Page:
The Veil “Cool Dry” hijab is constructed with waterproof nylon, and keeps its wearer 7 – 10 degrees cooler than the standard hijab.
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From cooling basketball shirts to quick-dry running gear, we have seen technology being incorporated into apparel for some time now. But these products rarely reach the niche customer bases, such as that of women who wear the hijab or headscarves. Now, a 22-year-old entrepreneur Ahmad Ghanem has created the first climate-adjusting hijab, adding an athletic alternative to the market.
Most of these women wear the scarf covering their entire head all year round, which means that it could be difficult to keep cool in hotter months. Inspired by performance-wear giants like Nike, the Veil “Cool Dry” hijab is constructed with a waterproof, nylon material that keeps its wearer 7 – 10 degrees cooler than standard hijabs. The exterior is made up of a durable water repellent, keeping its wearer dry in the rain, while the cooling technology reflects up to 80% of the sunlight that reaches its surface.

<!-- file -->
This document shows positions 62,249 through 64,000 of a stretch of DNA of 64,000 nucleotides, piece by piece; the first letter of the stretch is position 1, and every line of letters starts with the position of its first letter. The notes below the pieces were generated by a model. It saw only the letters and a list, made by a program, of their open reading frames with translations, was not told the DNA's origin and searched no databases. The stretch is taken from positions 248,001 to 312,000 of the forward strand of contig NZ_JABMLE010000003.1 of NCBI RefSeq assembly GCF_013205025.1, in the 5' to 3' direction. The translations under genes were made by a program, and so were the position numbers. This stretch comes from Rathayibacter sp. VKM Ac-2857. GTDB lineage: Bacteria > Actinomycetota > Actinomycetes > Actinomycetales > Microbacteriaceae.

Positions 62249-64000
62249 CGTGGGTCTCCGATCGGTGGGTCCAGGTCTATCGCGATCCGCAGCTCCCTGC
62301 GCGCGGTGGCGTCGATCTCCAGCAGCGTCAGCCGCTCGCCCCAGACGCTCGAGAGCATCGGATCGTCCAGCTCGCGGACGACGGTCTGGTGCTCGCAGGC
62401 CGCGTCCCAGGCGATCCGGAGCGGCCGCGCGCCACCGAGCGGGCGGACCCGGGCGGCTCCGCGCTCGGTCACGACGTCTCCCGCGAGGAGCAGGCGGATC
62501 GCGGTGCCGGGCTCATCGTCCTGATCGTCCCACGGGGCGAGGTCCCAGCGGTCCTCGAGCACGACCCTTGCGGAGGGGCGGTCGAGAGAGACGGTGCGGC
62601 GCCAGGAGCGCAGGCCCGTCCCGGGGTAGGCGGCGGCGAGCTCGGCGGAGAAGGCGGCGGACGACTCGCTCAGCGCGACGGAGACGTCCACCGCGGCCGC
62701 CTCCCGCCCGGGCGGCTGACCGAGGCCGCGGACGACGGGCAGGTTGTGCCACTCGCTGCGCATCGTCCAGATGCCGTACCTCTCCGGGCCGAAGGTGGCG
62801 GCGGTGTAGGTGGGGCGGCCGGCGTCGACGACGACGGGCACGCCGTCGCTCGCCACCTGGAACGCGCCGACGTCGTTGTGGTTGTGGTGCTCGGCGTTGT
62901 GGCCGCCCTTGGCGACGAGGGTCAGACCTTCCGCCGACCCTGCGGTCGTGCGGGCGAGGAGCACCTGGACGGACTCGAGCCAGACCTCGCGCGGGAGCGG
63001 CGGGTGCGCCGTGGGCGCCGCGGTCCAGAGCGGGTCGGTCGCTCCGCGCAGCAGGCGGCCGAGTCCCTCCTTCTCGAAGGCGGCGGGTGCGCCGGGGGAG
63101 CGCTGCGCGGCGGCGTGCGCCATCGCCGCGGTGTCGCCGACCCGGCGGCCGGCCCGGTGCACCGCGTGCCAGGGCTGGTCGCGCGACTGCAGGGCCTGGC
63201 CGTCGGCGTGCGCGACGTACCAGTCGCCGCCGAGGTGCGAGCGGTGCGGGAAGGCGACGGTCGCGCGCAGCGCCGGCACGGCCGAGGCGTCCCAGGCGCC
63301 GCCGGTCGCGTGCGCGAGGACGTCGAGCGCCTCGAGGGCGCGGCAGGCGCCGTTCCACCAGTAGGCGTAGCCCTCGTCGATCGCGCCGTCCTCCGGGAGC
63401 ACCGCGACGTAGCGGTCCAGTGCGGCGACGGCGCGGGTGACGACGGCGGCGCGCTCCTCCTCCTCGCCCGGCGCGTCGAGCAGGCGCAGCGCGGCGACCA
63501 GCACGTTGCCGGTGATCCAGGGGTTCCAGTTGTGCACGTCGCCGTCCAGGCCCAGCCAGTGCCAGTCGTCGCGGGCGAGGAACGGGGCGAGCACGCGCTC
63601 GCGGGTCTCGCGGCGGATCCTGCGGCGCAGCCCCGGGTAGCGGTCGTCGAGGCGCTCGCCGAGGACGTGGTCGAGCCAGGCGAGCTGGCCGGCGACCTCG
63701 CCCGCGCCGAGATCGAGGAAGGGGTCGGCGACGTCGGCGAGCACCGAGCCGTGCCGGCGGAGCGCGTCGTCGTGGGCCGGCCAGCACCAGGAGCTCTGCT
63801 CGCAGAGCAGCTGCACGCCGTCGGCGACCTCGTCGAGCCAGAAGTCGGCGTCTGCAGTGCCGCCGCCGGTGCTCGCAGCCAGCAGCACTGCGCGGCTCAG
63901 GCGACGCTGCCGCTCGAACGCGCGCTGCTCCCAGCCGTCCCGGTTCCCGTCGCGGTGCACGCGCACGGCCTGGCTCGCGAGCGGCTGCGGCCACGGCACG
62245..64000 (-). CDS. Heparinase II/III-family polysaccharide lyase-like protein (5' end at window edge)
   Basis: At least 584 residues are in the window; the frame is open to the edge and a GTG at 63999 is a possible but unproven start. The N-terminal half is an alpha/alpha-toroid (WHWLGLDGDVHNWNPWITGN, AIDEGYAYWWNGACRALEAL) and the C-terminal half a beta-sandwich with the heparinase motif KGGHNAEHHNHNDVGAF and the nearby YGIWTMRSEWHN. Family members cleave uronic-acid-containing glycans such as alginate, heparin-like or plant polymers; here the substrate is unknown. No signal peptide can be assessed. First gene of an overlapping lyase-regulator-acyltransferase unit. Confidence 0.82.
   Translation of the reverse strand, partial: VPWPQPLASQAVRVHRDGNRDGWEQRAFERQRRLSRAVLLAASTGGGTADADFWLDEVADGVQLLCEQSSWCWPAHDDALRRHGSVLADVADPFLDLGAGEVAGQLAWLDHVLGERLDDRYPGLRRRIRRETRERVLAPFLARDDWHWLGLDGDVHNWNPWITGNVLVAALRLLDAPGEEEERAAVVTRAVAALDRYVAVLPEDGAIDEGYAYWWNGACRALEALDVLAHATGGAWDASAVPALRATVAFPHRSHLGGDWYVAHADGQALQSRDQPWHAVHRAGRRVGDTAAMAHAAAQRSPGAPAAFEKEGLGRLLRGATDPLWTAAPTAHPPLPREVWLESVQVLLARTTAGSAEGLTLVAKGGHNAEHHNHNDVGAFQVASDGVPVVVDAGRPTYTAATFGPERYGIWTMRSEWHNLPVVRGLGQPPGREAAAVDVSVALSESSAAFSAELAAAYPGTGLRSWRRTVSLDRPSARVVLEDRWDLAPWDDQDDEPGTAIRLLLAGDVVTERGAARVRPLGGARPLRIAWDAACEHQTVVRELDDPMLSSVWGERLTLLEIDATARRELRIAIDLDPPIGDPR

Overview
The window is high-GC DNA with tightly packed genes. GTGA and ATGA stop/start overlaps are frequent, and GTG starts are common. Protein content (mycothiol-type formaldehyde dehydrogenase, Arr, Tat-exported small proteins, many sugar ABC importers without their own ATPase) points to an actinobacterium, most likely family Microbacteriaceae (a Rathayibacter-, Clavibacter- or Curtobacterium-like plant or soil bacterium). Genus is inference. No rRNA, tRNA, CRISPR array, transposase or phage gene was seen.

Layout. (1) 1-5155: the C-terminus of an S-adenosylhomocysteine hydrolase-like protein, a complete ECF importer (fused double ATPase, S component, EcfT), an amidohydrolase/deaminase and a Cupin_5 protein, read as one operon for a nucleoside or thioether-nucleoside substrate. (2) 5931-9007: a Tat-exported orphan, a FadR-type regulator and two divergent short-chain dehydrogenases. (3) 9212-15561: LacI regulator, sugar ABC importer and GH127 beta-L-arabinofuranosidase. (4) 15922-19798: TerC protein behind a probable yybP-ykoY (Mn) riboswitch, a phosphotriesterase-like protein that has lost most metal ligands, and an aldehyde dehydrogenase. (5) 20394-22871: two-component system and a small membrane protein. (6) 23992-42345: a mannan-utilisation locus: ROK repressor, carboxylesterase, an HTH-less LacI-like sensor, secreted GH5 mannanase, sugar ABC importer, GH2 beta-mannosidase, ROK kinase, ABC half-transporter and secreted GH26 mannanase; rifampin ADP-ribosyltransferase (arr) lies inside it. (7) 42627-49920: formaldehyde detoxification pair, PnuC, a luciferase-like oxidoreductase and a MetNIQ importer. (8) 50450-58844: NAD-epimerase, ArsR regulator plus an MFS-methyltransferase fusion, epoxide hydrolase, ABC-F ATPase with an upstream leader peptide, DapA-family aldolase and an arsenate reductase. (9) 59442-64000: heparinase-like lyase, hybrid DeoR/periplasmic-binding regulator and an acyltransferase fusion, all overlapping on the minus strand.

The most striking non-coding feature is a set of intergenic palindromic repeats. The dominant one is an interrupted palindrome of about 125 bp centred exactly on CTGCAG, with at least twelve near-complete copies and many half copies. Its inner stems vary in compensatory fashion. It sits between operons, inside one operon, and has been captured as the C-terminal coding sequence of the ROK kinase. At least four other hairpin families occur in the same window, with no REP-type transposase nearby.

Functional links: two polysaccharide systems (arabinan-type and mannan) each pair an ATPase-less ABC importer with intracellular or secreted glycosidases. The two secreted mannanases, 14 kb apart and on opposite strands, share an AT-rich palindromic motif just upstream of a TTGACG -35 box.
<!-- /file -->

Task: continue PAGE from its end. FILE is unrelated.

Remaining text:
After an extremely successful Kickstarter round, targeting USD 5,000 and raising over USD 40,000 — exemplifying the large market demand for alternatives in this industry — Veil is available for preorder through the company’s website. The company believes that technology in clothing is expanding into all areas of apparel and changing the entire fashion landscape. What other areas of apparel can also do with a technology injection?